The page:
The French seafood stew is infamously labor-intensive—but it doesn't have to be.

The thing about bouillabaisse—a traditional French seafood stew, originating from the port city of Marseille—is it takes time. A lot of time. But that doesn't have to be the case, according to Chef Ludo Lefebvre, who has a devised a recipe for a quick, delicious version of the dish that home cooks can master in an afternoon.

In this week's episode of Ludo à la Maison, the chef shares his bouillabaisse tips. Check them out here, and watch the full clip, above, to see how it all comes together.

Tip #1: Don't Worry About Those Shells

Chef Ludo isn't precious about perfectly shelling all of his shrimp before he adds them to the fish stock base. Everything is going to get thrown in the blender and strained, anyway.

Tip #2: Citrus Is Your Friend

To add a little acidity to his fish stock, Lefebvre tosses some pieces of orange and lemon rind into the pot. No need to get out the microplane—a few generous curls will work just fine.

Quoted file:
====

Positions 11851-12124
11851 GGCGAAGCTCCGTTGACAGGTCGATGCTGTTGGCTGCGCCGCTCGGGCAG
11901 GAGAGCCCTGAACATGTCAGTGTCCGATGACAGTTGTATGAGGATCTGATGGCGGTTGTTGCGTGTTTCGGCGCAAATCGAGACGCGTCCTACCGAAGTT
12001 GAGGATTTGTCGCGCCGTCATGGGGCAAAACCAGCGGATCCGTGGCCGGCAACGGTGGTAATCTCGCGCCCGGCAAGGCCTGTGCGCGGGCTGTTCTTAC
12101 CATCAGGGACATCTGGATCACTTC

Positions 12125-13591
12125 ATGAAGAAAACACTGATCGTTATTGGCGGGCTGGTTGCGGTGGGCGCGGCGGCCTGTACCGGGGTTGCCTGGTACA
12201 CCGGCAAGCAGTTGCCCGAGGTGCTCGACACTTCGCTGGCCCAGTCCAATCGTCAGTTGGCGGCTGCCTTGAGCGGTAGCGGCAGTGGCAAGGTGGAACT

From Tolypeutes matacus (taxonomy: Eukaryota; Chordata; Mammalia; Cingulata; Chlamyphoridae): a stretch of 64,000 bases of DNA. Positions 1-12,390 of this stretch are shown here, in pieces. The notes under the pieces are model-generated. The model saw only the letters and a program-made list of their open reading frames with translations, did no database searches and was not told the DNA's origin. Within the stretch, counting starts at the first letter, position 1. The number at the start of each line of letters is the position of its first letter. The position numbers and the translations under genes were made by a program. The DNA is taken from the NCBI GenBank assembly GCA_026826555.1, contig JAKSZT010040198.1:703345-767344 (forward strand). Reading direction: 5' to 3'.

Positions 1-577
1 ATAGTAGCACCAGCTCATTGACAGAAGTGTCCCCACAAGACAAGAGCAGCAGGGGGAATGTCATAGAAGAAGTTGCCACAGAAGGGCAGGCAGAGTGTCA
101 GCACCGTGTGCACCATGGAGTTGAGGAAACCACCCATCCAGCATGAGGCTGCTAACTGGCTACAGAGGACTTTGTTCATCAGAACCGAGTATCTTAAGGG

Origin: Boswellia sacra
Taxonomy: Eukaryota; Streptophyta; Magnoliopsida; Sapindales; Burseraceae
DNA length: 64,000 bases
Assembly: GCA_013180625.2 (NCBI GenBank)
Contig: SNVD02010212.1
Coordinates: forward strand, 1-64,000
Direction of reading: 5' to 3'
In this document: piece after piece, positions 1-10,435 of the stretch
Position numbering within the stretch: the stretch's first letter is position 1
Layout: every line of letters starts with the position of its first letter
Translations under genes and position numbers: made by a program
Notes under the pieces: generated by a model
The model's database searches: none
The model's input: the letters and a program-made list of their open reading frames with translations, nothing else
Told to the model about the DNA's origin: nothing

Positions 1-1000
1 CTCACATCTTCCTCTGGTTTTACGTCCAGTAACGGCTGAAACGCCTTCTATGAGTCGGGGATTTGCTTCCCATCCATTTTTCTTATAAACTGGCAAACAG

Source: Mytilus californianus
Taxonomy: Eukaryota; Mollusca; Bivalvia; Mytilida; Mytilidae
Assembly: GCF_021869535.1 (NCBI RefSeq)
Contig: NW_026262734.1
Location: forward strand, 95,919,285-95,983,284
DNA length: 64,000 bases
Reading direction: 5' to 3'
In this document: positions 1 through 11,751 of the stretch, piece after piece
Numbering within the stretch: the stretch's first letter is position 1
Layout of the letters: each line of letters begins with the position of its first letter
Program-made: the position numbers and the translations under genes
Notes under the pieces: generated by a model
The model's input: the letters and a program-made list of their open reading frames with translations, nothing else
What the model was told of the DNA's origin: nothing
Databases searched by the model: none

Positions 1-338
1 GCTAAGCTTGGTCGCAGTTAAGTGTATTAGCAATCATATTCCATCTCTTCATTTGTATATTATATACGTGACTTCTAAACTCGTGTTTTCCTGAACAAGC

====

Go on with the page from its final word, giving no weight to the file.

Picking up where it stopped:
Tip #3: Start With the Scallops

When it's time to poach your seafood, it's always smart to add the biggest pieces to the pot of fish stock first. In Chef Ludo's case, that would be the scallops.

Tip #4: Be Very, Very Gentle

During the poaching process, Lefebvre keeps his stock at a light simmer. It's OK if yours is "a little bit bubbly," but don't let things escalate to full-on boiling.

Tip #5: Have Fun

While Chef Ludo uses shrimp, scallops, and red snapper in his bouillabaisse, he reminds us that, "you can add different seafood, be creative, have fun."

Tip #6: But Stay on Top of Things

You can't just leave bouillabaisse to simmer while you go do other things. Since the seafood cooks at different times, you'll need to keep watch and remove things from the pot once they're done. In the clip, Chef Ludo transfers his shrimp to a bowl once he sees that they've cooked through, then adds them back to the pot before the soup is ready to serve.